Macphun Luminar

A playful approach to photo processing takes the “work” out of “workflow”
Luminar’s presets make it easy to experiment with a variety of filter combinations and effects, which you can then fine-tune using slider controls. You can also stack presets or filter combinations on multiple layers and adjust each layer’s opacity independently to create your own unique look.

For some photographers, developing images with software is an exciting part of the creative process; for others, it’s a chore, and maybe even intimidating. Adobe Lightroom has become the standard for “serious” photographers in recent years, and for good reason — it is an incredibly powerful application that can handle every aspect of the post-capture workflow. But mastering Lightroom comes with a learning curve and complexities that you may not want. If you’re the type of photographer who would rather spend more time behind the camera and less time at the computer, software that takes a playful approach to image processing may be right for you.

One such option for Mac users (and coming to Windows soon) is Macphun’s Luminar. This software is actually quite powerful, able to handle RAW files with non-destructive editing, support for multiple layers of effects, batch processing and, if you want them, many of the same adjustment sliders you’ll find in Lightroom and similar applications.

The difference with Luminar is in its method. While Lightroom does include preset adjustments, they’re limited and not emphasized. When you first open an image in Luminar, you’re immediately presented with a variety of presets that serve as a starting point for development. Click on one of them, and multiple filters are instantly applied to your image on an Adjustment Layer (Layer 0). In the sidebar, you can see which filters are being applied and refine the look by adjusting each filter’s slider control.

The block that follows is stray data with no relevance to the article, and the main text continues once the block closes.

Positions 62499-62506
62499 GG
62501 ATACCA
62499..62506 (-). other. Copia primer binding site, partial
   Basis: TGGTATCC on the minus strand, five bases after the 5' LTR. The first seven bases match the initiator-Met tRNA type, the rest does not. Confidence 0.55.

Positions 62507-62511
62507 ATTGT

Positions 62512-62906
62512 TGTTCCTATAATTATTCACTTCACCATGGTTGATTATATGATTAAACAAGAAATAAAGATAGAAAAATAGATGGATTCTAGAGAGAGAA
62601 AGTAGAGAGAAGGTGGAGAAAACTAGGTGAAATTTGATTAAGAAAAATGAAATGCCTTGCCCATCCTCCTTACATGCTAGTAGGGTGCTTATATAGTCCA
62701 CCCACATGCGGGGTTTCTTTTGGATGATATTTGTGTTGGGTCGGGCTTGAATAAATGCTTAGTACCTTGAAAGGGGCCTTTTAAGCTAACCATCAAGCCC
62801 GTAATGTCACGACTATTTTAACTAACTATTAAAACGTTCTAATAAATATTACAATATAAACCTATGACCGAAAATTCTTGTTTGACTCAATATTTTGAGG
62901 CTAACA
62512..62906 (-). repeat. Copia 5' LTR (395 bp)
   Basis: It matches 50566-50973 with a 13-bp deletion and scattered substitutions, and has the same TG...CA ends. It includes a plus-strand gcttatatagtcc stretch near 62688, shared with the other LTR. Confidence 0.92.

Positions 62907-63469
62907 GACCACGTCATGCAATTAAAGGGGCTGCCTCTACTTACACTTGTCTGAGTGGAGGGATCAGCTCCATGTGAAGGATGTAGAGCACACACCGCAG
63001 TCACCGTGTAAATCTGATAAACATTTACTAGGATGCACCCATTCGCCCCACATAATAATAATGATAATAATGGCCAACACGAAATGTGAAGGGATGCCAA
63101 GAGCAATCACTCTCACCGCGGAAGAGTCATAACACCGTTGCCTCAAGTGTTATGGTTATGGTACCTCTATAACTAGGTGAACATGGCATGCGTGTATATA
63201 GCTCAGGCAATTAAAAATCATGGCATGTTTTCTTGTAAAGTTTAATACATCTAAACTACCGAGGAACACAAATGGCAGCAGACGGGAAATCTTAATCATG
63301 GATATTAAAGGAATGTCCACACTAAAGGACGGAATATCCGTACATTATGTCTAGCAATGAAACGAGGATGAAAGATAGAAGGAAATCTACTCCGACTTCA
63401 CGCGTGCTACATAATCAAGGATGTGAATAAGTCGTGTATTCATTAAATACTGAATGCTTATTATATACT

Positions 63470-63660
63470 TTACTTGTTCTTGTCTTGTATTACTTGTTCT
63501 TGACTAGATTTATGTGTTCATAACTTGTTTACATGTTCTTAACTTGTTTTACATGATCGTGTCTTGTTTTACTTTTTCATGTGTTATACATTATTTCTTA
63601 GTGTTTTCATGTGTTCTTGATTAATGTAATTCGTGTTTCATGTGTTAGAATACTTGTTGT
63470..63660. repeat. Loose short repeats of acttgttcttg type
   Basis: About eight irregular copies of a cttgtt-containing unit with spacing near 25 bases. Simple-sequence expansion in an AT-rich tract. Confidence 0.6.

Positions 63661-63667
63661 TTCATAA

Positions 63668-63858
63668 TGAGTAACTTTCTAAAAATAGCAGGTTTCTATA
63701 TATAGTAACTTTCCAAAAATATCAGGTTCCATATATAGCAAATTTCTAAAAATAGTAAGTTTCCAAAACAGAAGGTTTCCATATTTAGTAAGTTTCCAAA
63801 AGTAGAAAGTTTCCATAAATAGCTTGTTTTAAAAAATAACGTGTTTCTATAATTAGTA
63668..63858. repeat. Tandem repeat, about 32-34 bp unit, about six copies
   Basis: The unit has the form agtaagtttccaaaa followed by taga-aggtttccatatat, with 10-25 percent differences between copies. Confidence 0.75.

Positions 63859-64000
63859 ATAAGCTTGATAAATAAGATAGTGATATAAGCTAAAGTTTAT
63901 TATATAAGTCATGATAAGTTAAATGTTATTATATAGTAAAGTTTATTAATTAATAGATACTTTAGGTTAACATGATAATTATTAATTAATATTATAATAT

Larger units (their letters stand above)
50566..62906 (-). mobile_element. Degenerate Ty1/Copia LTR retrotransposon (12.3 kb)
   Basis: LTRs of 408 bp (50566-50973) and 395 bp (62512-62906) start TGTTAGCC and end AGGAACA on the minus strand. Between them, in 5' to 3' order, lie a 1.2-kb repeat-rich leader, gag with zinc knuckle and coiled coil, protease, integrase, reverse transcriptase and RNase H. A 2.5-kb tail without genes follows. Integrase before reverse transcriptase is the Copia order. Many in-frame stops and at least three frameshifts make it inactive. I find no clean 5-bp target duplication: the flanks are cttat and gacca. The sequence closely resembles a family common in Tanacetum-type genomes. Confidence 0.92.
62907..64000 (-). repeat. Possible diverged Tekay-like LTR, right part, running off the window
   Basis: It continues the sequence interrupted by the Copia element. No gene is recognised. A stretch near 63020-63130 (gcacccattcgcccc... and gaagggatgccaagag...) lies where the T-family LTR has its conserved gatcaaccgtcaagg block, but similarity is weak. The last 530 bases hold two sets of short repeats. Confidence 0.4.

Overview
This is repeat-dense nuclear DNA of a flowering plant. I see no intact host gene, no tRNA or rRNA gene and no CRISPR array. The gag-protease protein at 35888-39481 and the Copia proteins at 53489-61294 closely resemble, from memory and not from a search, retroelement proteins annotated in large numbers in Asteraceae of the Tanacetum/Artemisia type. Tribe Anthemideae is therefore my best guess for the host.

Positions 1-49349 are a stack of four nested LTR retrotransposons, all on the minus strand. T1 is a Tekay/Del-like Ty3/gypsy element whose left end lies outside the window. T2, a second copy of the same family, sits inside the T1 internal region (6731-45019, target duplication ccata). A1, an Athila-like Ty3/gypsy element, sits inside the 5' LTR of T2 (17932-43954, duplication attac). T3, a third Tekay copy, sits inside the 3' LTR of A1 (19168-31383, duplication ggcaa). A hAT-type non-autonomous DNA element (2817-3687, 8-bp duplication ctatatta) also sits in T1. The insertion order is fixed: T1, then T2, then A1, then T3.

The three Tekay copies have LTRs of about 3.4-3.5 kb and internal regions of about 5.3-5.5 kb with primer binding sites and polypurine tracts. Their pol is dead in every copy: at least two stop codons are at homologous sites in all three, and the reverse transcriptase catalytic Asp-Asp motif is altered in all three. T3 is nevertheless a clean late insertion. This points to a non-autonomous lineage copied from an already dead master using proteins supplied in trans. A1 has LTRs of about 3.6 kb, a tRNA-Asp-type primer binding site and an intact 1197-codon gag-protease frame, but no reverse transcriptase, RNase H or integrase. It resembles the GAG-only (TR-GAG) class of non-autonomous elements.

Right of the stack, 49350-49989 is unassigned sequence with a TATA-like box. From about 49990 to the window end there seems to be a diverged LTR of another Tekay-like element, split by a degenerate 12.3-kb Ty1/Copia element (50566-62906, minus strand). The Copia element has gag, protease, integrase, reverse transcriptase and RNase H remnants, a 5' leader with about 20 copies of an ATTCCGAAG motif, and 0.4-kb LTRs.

You can also adjust the overall intensity of the preset (essentially reducing the opacity of the layer). Six groups of presets — tailored to different genres such as Outdoor, Travel and Portrait — come preinstalled. More are available on the Macphun website or, using a combination of filters, you can create your own.

You may find that one of the included presets creates exactly the look you are trying to achieve. If not, you can fine-tune the effect with the slider controls, or add more layers and stack additional presets and filters. Luminar also has tools for localized retouching and noise reduction, making it a complete stand-alone application. For most image enhancements, you won’t need additional software, but Luminar can optionally be used as a plug-in for Photoshop and Lightroom, and as an extension for Apple Photos.

A free trial of Luminar is available, and if you like it, it’s relatively inexpensive at $69 — a nice alternative for those looking to avoid annual subscription plans. Contact: Macphun, macphun.com.

Wes is the editor of Outdoor Photographer.

1 Comment

    This looks interesting to me as a serious hobbyist on a budget. I am currently using a trial of Corel’s AfterShot 3 with an upgrade to Pro for $19.95. Any thoughts (yet) as to how this compares?

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